I’ve been playing with Windows 8 for a while now, and, I’m sorry to find myself saying this, but it’s unusable. It’s very very pretty, but unusable. I really would like it to work, but it simply doesn’t.
The problem is the user interface is changed radically, but contains no hints on how to use it. For example, it’s nice to be able to launch programs, but it’d be good to be able to stop them too. Worse, the fine control I need to be able to get the best out of my computer is completely missing.
Making computers unusable seems to be a bit of a fashion amongst UI designers at the moment. I’ve given up on Ubuntu for similar reasons (what kind of idiot thinks command lines aren’t useful for unix users? Ubuntu idiots, that’s who). I wish these designers would put usability ahead of pretty–pretty; as it is, both Windows 8 and Ubuntu belong to the bimbo school of design.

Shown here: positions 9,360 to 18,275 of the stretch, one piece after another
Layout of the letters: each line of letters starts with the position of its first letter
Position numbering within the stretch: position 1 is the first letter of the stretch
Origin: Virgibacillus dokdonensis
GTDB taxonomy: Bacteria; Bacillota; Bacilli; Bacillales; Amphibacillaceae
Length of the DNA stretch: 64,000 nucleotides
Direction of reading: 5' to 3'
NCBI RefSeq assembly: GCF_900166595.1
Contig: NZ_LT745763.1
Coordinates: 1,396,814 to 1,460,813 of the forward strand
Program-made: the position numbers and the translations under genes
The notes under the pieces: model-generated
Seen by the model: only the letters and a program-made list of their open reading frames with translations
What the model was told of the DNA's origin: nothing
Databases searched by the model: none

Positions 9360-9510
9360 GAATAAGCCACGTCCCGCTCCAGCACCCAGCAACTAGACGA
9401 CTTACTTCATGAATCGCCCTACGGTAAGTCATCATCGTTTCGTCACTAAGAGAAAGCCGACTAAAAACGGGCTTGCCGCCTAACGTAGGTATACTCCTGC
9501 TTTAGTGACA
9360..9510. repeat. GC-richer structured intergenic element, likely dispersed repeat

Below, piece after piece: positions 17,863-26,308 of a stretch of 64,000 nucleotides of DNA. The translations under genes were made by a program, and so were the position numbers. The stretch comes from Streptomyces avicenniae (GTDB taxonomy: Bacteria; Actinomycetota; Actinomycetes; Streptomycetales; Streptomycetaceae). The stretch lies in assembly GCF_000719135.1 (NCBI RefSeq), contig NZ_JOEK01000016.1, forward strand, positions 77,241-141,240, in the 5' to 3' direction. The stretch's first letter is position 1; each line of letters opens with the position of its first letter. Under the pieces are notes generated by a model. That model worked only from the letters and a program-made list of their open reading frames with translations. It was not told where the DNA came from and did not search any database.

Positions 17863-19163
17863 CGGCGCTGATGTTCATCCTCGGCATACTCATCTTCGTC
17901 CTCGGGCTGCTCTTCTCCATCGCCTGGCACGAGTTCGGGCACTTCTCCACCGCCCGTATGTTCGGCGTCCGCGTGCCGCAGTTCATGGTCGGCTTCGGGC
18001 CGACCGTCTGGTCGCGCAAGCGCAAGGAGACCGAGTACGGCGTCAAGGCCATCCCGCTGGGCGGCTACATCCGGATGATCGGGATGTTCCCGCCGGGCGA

To me, it’s Microsoft’s next Vista. I suspect we need to wait until Windows 9 to get the working version. In the meantime, I’ll probably stick with Windows 7, which remains very very good. Well, almost: that also contains some features which make it a bastard to use in places, but you can turn those menus back on and get access to the things needed to get work done. Why can’t I do that with Windows 8?
I’ve one hope: I’ve been using a pre–release version of Windows 8. Perhaps Microsoft have restored the essentials to make it usable in the product itself. I’ll see when it’s released, I guess.